Not long after her lawsuit was disposed, Madonna Constantine is turning to yet another legal option with a $200 million defamation complaint filed Tuesday to the New York State Supreme Court. Constantine, once a tenured professor of counseling and clinical psychology at Teachers College, gained notoriety last October when a noose was found on her office door. Police have not found the perpetrator, but recently more hate mail was sent to TC, and according to the complaint, the picture of a noose was addressed to Constantine. In February 2008, TC announced that Constantine had been found guilty of plagiarizing passages from the work of three former students and colleagues. TC's legal representation, Hughes, Hubbard, & Reed, LLP, reported finding 36 incriminating passages. After Constantine appealed the decision, TC found her guilty once again and raised the penalty from undefined sanctions to termination pending appeal. As Constantine's defenses have failed, she has gone through additional options to reverse and compensate for her sanctions, turning from internal appeal to an October lawsuit, and now—on the heels of an internal review before the Faculty Advisory Committee—to the complaint. According to Constantine's representation, the Law Offices of Paul Giacomo, Jr., Constantine seeks to recover damages from TC, Hughes Hubbard & Reed, LLP, and former TC faculty members and students who have been indemnified by TC to speak up against her alleging plagiarism. The introduction to the 92-page complaint is titled "the academic lynching of Professor Madonna Constantine," and states that these allegations were part of an "invidious scheme to ruin the scholarly reputation of the Plaintiff through a conspiracy to drum up and eventually publish false claims against the Plaintiff." The only representative of Teachers College that could be reached by press time was Marcia Horowitz of PR firm Rubenstein Associates, Inc., who is the spokesperson TC hired to deal with hate crimes and the Constantine case. "This case is totally without merit, and we intend to defend against it rigorously," she said on behalf of TC, adding that it is inappropriate to comment further on pending litigation. Constantine's suit alleges that evidence against her was fabricated and publicized, and that her own evidence was ignored in proceedings. A press release from Giacomo's firm accuses TC of a "whole sale cover-up" including the destruction of several hard drives. Constantine is seeking damages for "Defamation Per Se, Defamation, and Intentional Infliction of Emotional Distress" to pay for legal fees and other costs. Internally, according to Giacomo's release, an administrative review "of all of the evidence of plagiarism and the procedures used by Teachers College to prosecute Professor Constantine will begin on April 23, 2009 before the Faculty Advisory Committee at Teachers College. In connection with those proceedings, Teachers College and the Faculty Advisory Committee have attempted to prevent publication of this information to the Press." In October, Constantine filed a case under an Article 78 proceeding of the New York Civil Practice Law and Rules, which allowed her to challenge the process by which TC decided to fire her as being "arbitrary, capricious, and unreasonable" under state law—meaning the New York Supreme Court would use TC's own rules to evaluate the process of Constantine's termination. This suit was recently disposed by Justice Deborah Solomon. The Complaint traces damages beyond the termination itself, saying that the appearance of a noose on Constantine's door led to an outpouring of racial "ill will" and allegations that she had placed the noose there herself.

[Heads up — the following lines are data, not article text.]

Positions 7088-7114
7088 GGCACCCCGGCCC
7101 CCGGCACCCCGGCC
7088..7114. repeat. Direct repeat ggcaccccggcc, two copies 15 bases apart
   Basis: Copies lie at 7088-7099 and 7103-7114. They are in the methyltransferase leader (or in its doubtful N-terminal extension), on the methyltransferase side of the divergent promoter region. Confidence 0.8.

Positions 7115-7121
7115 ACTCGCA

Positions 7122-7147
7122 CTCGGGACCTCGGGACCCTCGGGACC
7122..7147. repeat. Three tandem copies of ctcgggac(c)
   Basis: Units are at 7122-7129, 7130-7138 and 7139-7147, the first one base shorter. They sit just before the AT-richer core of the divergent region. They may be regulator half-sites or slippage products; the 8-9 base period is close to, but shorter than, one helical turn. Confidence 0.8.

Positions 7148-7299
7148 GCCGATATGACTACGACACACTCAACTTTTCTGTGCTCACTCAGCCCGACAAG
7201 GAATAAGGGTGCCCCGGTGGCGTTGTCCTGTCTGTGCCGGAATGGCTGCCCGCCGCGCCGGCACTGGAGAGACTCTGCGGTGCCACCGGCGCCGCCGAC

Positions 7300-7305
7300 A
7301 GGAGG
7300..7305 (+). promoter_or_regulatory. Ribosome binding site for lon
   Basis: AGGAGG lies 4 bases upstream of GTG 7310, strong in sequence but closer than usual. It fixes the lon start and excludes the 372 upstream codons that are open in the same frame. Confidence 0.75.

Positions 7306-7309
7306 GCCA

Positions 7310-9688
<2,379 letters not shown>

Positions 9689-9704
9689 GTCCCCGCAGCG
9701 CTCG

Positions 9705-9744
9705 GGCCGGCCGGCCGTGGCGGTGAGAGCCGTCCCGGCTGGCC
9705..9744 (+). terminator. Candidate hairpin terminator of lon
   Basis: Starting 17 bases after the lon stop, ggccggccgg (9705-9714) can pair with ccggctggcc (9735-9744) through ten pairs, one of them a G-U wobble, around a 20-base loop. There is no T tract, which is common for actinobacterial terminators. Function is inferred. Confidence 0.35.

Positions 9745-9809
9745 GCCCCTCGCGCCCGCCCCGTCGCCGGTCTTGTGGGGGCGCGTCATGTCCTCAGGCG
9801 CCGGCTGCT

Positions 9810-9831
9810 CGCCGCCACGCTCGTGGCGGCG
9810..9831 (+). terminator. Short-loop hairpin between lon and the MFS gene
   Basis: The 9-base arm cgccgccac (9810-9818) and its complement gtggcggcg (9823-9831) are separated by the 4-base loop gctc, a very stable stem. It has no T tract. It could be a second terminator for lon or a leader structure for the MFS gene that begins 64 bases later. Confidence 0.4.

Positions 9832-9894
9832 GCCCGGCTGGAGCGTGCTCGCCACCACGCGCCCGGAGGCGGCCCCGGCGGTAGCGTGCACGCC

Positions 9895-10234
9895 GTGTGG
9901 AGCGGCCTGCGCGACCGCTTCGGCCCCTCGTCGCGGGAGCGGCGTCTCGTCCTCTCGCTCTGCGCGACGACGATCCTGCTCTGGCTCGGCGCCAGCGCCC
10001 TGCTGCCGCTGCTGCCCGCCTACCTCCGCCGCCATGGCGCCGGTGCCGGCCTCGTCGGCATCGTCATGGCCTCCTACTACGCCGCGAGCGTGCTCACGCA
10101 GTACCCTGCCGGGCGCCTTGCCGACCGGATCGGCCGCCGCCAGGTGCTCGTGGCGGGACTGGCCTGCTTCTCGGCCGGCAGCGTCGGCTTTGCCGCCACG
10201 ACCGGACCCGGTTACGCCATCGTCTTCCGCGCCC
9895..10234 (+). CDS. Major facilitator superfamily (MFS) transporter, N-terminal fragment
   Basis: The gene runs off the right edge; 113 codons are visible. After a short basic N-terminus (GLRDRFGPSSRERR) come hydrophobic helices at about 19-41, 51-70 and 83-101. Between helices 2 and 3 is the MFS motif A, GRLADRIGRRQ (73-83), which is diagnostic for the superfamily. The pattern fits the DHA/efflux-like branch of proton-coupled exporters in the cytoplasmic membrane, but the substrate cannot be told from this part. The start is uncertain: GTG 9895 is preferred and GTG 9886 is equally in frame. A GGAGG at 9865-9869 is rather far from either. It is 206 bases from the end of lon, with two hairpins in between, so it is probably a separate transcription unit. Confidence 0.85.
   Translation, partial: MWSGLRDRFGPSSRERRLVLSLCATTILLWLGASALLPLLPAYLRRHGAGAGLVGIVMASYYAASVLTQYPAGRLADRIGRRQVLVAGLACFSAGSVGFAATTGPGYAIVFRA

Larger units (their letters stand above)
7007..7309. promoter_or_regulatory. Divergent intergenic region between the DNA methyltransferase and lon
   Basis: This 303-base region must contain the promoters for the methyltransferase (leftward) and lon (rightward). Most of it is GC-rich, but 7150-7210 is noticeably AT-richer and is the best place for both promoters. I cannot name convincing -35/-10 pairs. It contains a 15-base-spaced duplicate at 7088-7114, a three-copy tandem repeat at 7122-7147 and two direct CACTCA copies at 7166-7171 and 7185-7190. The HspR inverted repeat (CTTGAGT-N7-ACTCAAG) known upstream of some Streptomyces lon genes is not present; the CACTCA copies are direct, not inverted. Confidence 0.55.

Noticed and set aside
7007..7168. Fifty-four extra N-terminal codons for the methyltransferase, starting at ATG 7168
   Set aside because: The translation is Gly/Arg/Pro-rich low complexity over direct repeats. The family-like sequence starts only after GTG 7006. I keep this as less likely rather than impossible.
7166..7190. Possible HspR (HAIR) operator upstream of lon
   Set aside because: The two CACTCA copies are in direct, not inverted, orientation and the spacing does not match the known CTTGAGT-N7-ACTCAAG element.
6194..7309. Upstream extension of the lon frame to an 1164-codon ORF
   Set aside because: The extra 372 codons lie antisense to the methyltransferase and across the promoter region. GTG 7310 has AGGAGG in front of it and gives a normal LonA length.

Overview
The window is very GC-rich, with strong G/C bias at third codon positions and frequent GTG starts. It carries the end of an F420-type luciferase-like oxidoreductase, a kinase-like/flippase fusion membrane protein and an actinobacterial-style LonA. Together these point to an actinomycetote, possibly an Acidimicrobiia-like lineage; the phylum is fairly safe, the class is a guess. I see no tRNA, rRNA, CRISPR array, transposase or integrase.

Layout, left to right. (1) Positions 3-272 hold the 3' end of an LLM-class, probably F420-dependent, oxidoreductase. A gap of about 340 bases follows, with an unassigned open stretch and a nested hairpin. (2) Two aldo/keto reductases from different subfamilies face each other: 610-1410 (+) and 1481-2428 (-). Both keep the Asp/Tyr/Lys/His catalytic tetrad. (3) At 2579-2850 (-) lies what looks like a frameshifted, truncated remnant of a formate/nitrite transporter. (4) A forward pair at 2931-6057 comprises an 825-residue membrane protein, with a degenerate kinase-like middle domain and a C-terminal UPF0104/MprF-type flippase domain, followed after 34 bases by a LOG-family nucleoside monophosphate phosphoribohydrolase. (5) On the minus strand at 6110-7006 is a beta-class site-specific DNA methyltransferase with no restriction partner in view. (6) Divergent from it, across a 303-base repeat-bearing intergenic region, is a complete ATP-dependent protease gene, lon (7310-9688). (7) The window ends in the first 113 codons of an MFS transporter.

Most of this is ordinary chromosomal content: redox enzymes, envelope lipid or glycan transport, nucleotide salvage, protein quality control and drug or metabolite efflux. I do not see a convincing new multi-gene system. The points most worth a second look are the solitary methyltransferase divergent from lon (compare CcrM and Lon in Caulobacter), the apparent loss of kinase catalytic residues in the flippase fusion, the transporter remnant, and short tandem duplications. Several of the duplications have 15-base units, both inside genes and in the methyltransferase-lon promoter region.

Columbia Spectator Staff